More than numbers : church growth in South Korean churches

Jang, Hyun Woo (2009-03)

Thesis (MTh (Practical Theology and Missiology))--University of Stellenbosch, 2009.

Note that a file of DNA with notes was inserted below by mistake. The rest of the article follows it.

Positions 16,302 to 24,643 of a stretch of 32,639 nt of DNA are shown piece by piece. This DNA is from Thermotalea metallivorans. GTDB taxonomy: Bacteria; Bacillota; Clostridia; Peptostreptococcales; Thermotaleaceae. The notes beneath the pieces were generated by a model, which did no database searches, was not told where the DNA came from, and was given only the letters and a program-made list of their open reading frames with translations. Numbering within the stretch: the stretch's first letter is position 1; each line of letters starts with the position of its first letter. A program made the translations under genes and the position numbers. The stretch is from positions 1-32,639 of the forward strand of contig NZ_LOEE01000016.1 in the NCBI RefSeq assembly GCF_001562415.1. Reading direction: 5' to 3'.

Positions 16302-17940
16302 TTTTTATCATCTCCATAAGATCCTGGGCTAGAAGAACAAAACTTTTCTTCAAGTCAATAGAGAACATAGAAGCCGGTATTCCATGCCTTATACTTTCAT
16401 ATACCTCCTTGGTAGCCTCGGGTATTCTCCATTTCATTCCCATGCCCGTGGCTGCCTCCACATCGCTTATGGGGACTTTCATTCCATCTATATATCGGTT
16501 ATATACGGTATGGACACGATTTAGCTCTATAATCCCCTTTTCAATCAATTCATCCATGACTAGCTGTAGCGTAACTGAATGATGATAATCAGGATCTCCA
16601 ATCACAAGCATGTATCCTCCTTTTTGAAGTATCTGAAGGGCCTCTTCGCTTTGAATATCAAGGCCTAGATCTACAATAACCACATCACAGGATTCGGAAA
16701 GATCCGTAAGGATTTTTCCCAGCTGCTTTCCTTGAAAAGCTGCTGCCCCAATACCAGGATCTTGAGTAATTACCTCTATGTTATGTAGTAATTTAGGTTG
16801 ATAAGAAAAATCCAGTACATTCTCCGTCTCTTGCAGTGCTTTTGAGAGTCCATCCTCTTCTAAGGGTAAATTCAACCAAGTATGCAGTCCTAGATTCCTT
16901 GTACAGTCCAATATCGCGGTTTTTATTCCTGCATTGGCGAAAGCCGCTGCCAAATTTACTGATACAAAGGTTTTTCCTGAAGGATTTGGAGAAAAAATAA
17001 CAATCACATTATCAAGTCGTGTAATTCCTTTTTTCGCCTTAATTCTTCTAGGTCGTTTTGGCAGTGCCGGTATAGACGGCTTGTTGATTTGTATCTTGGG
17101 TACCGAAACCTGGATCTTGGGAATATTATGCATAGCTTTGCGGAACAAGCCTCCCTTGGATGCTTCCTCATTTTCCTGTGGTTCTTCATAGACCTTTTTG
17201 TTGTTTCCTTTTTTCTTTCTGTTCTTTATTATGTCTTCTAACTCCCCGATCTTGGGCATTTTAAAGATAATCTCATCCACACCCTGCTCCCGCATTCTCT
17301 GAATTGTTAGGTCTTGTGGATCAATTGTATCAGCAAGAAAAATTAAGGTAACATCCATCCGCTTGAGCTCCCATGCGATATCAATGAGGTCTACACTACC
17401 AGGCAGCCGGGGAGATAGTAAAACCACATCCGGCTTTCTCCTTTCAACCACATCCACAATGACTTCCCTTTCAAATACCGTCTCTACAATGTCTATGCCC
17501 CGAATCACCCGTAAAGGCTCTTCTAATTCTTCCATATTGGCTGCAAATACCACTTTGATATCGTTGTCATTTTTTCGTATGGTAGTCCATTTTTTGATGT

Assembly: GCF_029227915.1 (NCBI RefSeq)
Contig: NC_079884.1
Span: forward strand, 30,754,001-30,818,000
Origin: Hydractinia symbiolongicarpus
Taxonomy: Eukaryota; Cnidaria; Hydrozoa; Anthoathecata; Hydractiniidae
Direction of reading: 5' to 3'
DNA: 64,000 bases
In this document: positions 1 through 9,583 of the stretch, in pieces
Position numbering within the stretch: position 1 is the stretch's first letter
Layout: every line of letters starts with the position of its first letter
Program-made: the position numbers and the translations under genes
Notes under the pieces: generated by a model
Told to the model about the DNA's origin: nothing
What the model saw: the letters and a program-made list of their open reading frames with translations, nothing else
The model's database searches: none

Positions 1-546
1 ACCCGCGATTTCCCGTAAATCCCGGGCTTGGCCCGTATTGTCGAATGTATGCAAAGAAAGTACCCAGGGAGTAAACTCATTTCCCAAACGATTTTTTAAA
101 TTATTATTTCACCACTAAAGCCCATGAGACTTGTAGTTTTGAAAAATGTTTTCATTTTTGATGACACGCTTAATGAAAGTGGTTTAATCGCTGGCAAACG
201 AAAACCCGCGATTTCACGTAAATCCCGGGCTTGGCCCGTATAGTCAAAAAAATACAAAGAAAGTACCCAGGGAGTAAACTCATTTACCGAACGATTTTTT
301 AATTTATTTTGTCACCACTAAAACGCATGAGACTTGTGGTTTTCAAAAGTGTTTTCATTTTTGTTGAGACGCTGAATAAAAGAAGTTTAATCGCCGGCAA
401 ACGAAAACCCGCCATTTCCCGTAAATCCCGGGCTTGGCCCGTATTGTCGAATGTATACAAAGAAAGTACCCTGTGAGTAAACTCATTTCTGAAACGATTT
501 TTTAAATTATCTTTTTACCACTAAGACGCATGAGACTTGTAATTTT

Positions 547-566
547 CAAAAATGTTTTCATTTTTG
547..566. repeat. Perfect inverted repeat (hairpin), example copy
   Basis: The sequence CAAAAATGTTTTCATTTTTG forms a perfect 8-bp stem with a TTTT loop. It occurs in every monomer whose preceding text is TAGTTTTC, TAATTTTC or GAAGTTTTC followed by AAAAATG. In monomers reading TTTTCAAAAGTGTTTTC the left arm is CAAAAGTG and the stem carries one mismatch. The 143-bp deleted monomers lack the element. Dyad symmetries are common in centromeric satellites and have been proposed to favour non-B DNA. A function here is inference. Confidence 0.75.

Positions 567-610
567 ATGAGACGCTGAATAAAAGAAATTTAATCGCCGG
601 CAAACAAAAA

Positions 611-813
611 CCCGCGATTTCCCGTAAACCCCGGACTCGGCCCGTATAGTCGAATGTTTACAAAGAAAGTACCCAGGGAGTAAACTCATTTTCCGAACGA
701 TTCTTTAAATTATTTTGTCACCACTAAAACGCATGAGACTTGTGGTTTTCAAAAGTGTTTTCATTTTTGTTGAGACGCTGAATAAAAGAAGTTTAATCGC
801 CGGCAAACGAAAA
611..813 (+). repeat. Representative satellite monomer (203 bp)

The church as a living organism is expected to grow. In the Great Commission in the book of Matthew 28:19-20 it is revealed that the desire of Jesus is that His church should increase. Growth therefore is an integral part of the church. There has been an incredible obsession with church growth strategies and methods that churches have never experienced before. South Korean churches have not been left out in this quest for church growth models. Church growth theories from the Fuller Seminary in America were introduced and applied between 1970 and 1980 and strongly affected many South Korean churches. The question for discussion here is not whether the church should grow, but in what ways growth occurs and by what means. It is God’s desire that his church grow. This is clearly demonstrated in scriptures. Various models have been put forward to examine the growth of the church, but as with all models, they have their limitations. This study focuses on Loren B. Mead’s model of church growth and its application in Korean churches. The aim of this study is to analyze and evaluate church growth theories found and followed in South Korean churches, which have affected the church in order to provide a more valid understanding. It seems that the Korean church’s failure to understand the balance between quantitative and the qualitative growth could be attributed, at least in part, to a misunderstanding of church growth theories. This study presents a desirable church growth model which promotes not only quantitative growth, but also effective and continual growth. Loren B. Mead’s model of growth is introduced which deals with four different forms of growth: numerical growth, maturational growth, organic growth, and incarnational growth. Chapter one of this study covers the background to the entire study and lays the conceptual framework of the study. Background of the Korean churches is surveyed, the aim of the study is highlighted, and the problem statement outlined, the motivation of the study introduced, and above all the hypothesis is spelt out. The methodology and the delimitation of the study are also covered in this chapter. Chapter two presents an overview of church growth models. A working definition is offered after considering various definitions of church growth. This chapter also considers the different backgrounds of major church growth movements. A theological and biblical basis of church growth is also covered in this chapter; types of church growth and the factors that contribute to the various types of church growth are also covered in this chapter. The chapter concludes with an evaluation of the strengths and weaknesses of the various church growth models. Chapter three covers the empirical study. Qualitative data collected through the means of questionnaires from three South Korean churches is analyzed; laying the foundation for further work in Chapter five. Chapter four is an intensive study of Loren B Mead’s church growth model, namely numerical growth, maturational growth, organic growth, and incarnational growth. The uniqueness of this model is also discussed in a comparative form with other church growth models. Chapter five presents practical guidelines for South Korean churches for church growth, drawing inspiration from the literature study, the empirical data and primarily from Loren B. Mead’s model of church growth “More than Numbers” outlined in his book (1993). Chapter six forms the conclusion of the study. The major contributions of the study are highlighted and several suggestions are offered for practical applications of church growth in South Korean churches, and some suggestions for further research are also offered.

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